Tuesday 27 March 2012

Sequel to A Rough Shoot: A Time to Kill by Geoffrey Household (Michael Joseph First Edition, 1952); Val Biro Cover Art

For this final Geoffrey Household post, here's a book which was published hot on the heels of the Household novel I last blogged about, A Rough Shoot – and even hotter, it would appear, in the States than in the UK, although it's the British first edition I'm showcasing here, for reasons – beyond its relative scarcity (there are currently nine British firsts on AbeBooks to the American first's fifty-plus copies, although many of the US ones are book club editions) – I'll come to shortly:

A Time to Kill was first published in hardback in the UK by Michael Joseph in 1952, and that's the edition you can see above. In America, however, the novel actually made its debut in 1951 – published by Little, Brown – the same year as A Rough Shoot, which it is, of course, a direct sequel to (the only other sequel in Household's backlist being Rogue Justice, the 1982 sequel to 1939's Rogue Male). As with its thrilling predecessor, A Time to Kill stars and is narrated by Roger Taine, the Dorset salesman and small game hunter who got mixed up in an international fascist plot in A Rough Shoot and who here finds himself plunged instead into a communist plot involving foot-and-mouth disease (communism and fascism being equally distasteful to Taine, as indeed they were to Household, who often described himself as a "romantic anarchist").

I've yet to read A Time to Kill, but spy novelist and spy fiction aficionado Jeremy Duns has, calling it (on Twitter) "excellent. Brutal in parts. Buchan with guts." Jeremy actually blogged about A Time to Kill (briefly) in this excellent post on Ian Fleming's Casino Royale and its influences, so I'd highly recommend giving that a whirl if you haven't already.

But why am I blogging about A Time to Kill when I haven't read the thing yet? (Not that that's ever stopped me in the past, but still – it's a fair question.) The reason, in this instance, is the splendid dustjacket of the Michael Joseph edition, which was designed by illustrator, artist and children's fiction writer Val Biro. I've mentioned Val in passing a couple of times before – in this post on Desmond Cory's Secret Ministry and this one on Rosalind Wade's Ladders – but I recently had the opportunity to meet Mr. Biro in the flesh, and subsequently acquired something very special from David Schutte, Val's art dealer. So while we may, for the moment, be done with Geoffrey Household, I do have a bonus post on Val Biro lined up next, in which I'll be detailing how and where I got to meet him, and showcasing that very special something... or rather, somethings...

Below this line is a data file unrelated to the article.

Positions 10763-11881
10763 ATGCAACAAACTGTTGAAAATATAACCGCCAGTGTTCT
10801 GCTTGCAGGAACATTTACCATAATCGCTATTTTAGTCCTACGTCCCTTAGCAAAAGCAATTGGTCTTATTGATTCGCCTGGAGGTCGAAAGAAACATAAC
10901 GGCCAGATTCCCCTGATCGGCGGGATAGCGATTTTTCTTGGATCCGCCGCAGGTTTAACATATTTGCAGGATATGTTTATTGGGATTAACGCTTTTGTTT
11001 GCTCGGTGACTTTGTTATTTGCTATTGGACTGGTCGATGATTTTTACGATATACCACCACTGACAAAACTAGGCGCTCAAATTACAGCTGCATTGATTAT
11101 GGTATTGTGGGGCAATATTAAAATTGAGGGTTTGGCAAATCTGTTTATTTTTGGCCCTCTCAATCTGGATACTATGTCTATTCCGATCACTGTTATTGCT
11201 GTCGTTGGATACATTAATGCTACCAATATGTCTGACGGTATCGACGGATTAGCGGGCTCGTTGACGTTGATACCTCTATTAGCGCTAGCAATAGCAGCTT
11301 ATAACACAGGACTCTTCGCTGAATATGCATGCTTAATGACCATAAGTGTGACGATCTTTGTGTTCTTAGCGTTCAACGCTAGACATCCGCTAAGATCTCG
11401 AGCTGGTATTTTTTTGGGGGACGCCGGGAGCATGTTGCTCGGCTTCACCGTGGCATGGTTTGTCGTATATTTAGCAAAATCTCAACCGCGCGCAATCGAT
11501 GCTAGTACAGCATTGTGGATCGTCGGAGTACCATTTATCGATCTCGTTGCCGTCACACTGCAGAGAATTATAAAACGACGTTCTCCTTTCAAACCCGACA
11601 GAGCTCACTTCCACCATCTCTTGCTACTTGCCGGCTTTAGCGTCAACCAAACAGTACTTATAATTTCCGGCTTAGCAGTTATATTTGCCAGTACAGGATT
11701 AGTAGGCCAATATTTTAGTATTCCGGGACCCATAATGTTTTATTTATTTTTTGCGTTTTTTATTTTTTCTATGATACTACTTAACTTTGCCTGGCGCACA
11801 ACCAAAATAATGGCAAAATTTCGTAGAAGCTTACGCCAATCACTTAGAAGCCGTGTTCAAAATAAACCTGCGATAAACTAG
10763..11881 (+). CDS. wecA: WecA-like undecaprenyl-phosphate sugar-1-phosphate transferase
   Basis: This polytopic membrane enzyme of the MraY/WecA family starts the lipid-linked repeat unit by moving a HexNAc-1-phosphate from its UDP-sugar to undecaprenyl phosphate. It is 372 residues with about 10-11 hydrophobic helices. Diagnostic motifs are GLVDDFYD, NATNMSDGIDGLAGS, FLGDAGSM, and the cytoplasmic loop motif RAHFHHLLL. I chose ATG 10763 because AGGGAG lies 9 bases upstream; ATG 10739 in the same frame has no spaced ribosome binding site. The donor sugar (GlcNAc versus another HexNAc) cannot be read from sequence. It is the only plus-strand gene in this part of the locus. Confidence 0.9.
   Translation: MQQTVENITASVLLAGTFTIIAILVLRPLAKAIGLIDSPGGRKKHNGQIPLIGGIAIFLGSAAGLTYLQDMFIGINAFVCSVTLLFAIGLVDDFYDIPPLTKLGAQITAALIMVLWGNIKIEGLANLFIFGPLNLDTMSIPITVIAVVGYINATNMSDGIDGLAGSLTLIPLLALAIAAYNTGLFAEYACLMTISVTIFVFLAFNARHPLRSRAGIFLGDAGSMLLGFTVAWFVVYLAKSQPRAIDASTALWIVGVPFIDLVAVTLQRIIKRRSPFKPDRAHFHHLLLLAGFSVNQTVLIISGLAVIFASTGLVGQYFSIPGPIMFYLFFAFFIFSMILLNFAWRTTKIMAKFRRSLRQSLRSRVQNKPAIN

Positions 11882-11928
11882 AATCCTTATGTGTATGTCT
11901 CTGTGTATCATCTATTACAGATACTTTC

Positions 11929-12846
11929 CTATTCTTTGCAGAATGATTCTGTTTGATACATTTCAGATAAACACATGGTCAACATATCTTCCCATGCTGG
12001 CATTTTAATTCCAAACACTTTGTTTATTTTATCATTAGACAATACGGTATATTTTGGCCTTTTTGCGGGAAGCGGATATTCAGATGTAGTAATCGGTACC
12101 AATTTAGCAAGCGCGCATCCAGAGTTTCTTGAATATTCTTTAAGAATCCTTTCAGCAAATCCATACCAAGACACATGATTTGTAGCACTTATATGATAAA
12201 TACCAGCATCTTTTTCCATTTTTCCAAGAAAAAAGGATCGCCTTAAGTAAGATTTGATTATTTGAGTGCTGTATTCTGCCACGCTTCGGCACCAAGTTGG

1. The blurb from the Glasgow Herald is gold. It sounds like a friend trying to describe a book he just read. "It's pretty good. There's a car chase, I liked that. And there's this guy, he's a good character. And then some other stuff happens. You should check it out. Is there any beer left?"

  2. I came very close to buying a battered sixty-year-old paperback copy of A Time to Kill this summer. Your post convinces me I made a mistake leaving it on the shelf; perhaps I'll remedy my error with a trip to AbeBooks. Perhaps it's for the best this way; I don't think the paperback I glanced at ever alluded to this being a sequel!

  3. Craig: I like the deployment of "capital" in the Scotsman notice. "Capital" has rather fallen out of favour as an endorsement. I might try and rectify that.

    Matt: Jeremy Duns remarked to me that he'd read A Time to Kill but not A Rough Shoot, so I suspect you can read A Time to Kill without having tried the first book. But since many of the characters make it over into this one, it probably makes sense to read 'em both. Either way, you should be able to find inexpensive copies of the two novels on AbeBooks or Amazon Marketplace – and even first editions aren't too pricey – roughly £25 each for decent copies.

  4. I'll bet it's ten times better than the Grisham of the same title.

  5. I'd forgotten about the John Grisham novel, Kelly. I haven't read that, but yes, I suspect Household's novel, while shorter, is more than the equal of Grisham.

  6. My psychotic reading and re-reading of Doyle's Holmes tales means that I see the word "capital" a lot more these days than most people do. Same with "singular" and "queer." I think Doyle uses the word "singular" at least once per paragraph. But that's nothing compared to Watson "ejaculating" all over the place.

    Seriously, you see this a lot:

    "My dear Holmes!" I ejaculated.

    No wonder modern literary critics are always reading homoerotic subtext into these stories. There's quite a lot of queer ejaculating going on.

  7. "My dear Craig!" I orgasmed, "I thank you heartily for your further revelatory penetration!"